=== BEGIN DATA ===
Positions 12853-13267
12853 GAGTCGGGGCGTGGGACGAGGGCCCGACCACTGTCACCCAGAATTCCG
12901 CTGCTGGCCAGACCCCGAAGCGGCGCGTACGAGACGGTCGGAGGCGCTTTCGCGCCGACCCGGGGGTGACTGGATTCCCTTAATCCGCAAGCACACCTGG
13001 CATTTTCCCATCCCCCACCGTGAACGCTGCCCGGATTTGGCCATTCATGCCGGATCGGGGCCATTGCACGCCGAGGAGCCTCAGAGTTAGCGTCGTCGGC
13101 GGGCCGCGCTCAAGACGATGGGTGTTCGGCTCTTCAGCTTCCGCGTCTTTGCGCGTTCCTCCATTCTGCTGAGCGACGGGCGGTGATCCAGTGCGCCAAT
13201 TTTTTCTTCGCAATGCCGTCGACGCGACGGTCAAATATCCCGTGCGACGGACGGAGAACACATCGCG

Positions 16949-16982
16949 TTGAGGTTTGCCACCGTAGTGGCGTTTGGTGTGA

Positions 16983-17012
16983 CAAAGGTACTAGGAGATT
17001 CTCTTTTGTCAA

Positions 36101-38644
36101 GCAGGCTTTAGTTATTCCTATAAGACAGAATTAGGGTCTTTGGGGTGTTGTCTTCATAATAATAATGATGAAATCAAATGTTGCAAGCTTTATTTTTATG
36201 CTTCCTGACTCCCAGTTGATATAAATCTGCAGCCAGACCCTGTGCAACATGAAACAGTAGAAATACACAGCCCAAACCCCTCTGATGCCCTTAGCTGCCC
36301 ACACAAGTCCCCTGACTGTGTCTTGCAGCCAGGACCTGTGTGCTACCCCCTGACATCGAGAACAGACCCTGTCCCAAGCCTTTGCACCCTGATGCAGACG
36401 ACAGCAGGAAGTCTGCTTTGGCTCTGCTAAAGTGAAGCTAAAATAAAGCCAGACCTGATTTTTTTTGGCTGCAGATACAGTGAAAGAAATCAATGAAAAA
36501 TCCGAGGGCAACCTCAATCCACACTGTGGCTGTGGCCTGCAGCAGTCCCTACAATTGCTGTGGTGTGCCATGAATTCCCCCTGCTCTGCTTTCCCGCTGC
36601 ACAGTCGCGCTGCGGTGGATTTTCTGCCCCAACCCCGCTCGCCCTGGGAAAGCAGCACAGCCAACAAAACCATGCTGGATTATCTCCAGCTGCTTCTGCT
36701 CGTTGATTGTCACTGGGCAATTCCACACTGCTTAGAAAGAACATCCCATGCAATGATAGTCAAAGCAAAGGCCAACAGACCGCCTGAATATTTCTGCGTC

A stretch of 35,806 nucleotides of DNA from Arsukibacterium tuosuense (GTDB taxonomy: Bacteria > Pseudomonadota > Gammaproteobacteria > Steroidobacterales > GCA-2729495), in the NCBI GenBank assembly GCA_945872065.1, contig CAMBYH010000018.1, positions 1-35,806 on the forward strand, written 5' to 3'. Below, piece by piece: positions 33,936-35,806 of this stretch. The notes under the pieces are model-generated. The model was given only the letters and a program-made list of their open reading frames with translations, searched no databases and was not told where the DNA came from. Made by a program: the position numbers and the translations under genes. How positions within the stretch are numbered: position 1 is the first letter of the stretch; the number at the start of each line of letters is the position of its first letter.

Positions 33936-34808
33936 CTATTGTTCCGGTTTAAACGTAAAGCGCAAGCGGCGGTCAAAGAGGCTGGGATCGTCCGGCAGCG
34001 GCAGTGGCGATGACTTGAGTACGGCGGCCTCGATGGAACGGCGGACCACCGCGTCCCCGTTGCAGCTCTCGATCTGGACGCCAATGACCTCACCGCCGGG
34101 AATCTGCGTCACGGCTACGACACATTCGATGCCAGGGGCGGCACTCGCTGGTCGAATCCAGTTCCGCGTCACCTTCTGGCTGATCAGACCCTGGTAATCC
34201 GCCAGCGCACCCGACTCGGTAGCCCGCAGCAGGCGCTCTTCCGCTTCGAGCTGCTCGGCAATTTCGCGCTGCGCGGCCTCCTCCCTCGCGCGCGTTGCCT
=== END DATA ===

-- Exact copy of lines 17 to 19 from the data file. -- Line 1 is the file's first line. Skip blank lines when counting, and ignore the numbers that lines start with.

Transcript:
36501 TCCGAGGGCAACCTCAATCCACACTGTGGCTGTGGCCTGCAGCAGTCCCTACAATTGCTGTGGTGTGCCATGAATTCCCCCTGCTCTGCTTTCCCGCTGC
36601 ACAGTCGCGCTGCGGTGGATTTTCTGCCCCAACCCCGCTCGCCCTGGGAAAGCAGCACAGCCAACAAAACCATGCTGGATTATCTCCAGCTGCTTCTGCT
36701 CGTTGATTGTCACTGGGCAATTCCACACTGCTTAGAAAGAACATCCCATGCAATGATAGTCAAAGCAAAGGCCAACAGACCGCCTGAATATTTCTGCGTC